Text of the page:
Table 15 summarizes the average number of adventitious shoots produced per nodal section explant for each genotype on the six media. Results demonstrated that nodal sections excised from both sources could successfully produce shoots. With very few individual exceptions, media A (0.25 mg/l CPA plus 2.0 mg/l BAP) and D (0.25 g/l 2,4-D plus 2.0 mg/l BAP) generated greater numbers of shoots on both sources of nodal section explants within and among genotypes (Table 15). Among genotypes, medium A (versus D) yielded similar or greater combined calculated averages for both nodal section types. The same trend was noted within individual genotypes (Table 15). The only noted difference between explant sources was also observed in medium A, where greater numbers of shoots (per individual genotype and combined average) were produced on nodal sections excised from immature germinated embryos. (Within D, only one individual genotypic difference was noted between the two explant sources, but the combined calculated averages were similar).
Multiple-shoot cultures subcultured after four weeks onto the same initial media increased in number. Micro-shoots, separated at the end of eight weeks, elongated after transfer onto a PGR-free basal MS medium (supplemented with 10 mg/l glycine and 150 mg/l asparagine) within three weeks when cultured under a 16 h photoperiod. Individual shoots increased in size by expansion of leaf blades coupled with internodal elongation. Elongated shoots rooted successfully within three weeks after transfer onto the same basal medium supplemented with 0.5 mg/l IBA (MSR) and produced intact plantlets. Two plantlets regenerated from each of the four genotypes were transplanted to a soilless mix in pots and acclimatized, then transplanted to soil and grown to maturity in the greenhouse. No phenotypic abnormalities were noted for the regenerated plants from all four genotypes.
TABLE 15__________________________________________________________________________Adventitious shoot regeneration from nodal sections excised from germinated immature embryos and seedlings on six different media for four maize genotypes after eight weeks in culture. Media2Genotype A B C D E F__________________________________________________________________________No. Shoots per nodal section (immature germinated embryo) Dekalb 683 47.3 ± 6.0 19.1 ± 5.1 12.4 ± 2.3 20.1 ± 2.1 16.3 ± 3.6 11.6 ± 2.2 Pioneer 3085 43.1 ± 3.6 14.1 ± 4.8 15.3 ± 1.2 26.2 ± 2.9 24.8 ± 2.4 16.7 ± 2.8 Pioneer 3156 46.7 ± 4.8 15.2 ± 2.4 14.1 ± 1.2 45.3 ± 4.9 13.4 ± 1.8 12.3 ± 1.4 Sc229-1 41.9 ± 3.2 16.3 ± 2.6 15.9 ± 2.4 31.9 ± 2.4 17.9 ± 2.1 10.1 ± 1.6 Sc229-2 44.6 ± 3.6 17.1 ± 1.2 15.3 ± 3.2 31.1 ± 3.1 16.9 ± 1.2 12.7 ± 2.4 Avg.y 44.7 ± 2.0 16.3 ± 1.7 14.6 ± 1.2 30.9 ± 8.3 17.8 ± 3.8 12.7 ± 2.1No. Shoots per nodal section (seedling) Dekalb 683 36.1 ± 2.4 14.2 ± 2.1 10.2 ± 1.2 16.1 ± 1.9 23.4 ± 2.5 10.1 ± 2.2 Pioneer 3085 35.3 ± 2.3 11.3 ± 1.9 16.4 ± 2.3 23.5 ± 2.4 24.6 ± 2.8 9.3 ± 1.7 Pioneer 3156 32.2 ± 2.1 10.2 ± 1.4 13.2 ± 2.1 32.6 ± 1.3 23.1 ± 2.5 11.2 ± 2.1 Sc229-1 29.1 ± 1.2 15.6 ± 2.5 10.7 ± 1.6 27.3 ± 3.3 13.9 ± 1.3 8.7 ± 2.2 Sc229-2 36.4 ± 2.5 13.2 ± 2.3 13.6 ± 1.9 29.8 ± 3.8 18.2 ± 2.4 4.2 ± 0.9 Avg. 33.8 ± 2.8 12.9 ± 1.9 12.8 ± 2.2 25.9 ± 5.7 20.6 ± 4.0 8.7 ± 2.4__________________________________________________________________________ Number represent mean ± standard deviation of three replicate with 5 explants per replicate plate 2 MSbased media containing 3% (w/v) sucrose and 2.0 mg/l BAP; A-C contains 0.25, 0.5, 0.75 mg/l CPA respectively; D-F contains 0.25, 0.5, 0.75 mg/l 2,4D, respectively y Average calculated value ± standard deviation among those numbers within each medium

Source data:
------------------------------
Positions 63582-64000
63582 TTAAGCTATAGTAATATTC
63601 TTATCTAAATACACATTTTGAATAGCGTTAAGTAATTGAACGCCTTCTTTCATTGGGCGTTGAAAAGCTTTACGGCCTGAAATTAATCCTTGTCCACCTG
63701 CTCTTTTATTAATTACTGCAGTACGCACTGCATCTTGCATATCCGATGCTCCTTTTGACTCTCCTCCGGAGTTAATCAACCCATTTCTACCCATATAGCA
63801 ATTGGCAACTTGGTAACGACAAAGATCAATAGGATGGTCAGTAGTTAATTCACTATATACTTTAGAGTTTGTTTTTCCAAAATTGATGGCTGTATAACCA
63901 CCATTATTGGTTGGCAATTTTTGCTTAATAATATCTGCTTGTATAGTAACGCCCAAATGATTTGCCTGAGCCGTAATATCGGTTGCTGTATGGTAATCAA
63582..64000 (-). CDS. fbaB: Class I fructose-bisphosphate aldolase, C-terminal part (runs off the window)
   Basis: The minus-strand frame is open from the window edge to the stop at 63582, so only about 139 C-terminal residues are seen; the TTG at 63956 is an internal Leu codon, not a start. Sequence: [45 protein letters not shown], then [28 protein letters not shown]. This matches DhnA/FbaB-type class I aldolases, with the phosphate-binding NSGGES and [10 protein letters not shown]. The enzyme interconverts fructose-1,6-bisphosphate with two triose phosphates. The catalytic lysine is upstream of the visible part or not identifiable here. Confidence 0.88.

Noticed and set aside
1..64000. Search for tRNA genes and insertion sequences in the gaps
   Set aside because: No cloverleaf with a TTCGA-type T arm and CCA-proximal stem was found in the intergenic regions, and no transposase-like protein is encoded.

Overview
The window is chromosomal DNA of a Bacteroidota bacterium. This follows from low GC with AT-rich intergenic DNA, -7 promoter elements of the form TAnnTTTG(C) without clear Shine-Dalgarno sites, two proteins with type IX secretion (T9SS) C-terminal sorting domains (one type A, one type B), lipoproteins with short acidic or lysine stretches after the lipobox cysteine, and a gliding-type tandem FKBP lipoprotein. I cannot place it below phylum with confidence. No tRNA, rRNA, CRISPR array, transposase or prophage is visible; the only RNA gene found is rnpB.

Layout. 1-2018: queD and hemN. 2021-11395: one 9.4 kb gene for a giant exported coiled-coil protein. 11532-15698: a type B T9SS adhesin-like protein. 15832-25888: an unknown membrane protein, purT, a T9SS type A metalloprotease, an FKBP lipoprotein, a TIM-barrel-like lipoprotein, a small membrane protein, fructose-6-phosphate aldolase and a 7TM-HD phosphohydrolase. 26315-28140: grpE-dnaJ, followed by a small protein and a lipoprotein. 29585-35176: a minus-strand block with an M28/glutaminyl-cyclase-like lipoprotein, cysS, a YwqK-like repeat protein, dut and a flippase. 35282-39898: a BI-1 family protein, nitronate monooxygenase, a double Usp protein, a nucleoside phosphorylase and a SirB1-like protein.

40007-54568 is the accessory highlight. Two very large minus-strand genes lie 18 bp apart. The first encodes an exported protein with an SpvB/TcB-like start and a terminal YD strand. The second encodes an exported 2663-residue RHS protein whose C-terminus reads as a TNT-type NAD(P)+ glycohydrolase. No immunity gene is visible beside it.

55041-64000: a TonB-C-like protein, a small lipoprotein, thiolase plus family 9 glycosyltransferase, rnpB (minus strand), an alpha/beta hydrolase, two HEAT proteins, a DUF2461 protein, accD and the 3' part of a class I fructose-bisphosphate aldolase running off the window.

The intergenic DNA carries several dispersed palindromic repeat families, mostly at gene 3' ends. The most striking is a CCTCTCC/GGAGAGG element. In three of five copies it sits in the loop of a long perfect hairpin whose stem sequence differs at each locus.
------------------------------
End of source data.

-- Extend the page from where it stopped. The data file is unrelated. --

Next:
Screening for Genotype-Independence of the Organogenic Regeneration Protocol
Following pre-screening, two media (A and D) were chosen to evaluate nodal section (two sources) responses for the 21 genotypes. Adventitious shoots formed on both sources of nodal sections from both maturity types and followed a similar trend as described previously for pre-screened genotypes (Table 15, 16). Nodal sections placed on medium A yielded comparable or greater numbers of shoots within and among all genotypes regardless of explant source (Table 16). Within medium A, immature nodal sections (excised from germinated immature embryos) gave greater responses than their seedling counterparts within and among all genotypes. Within medium D, comparison of the combined averages determined that both sources of nodal sections yielded similar numbers of adventitious shoots and were similar to mature explants on medium A (Table 16). It was evident that explant source and medium both contributed to the number of shoots generated per explant.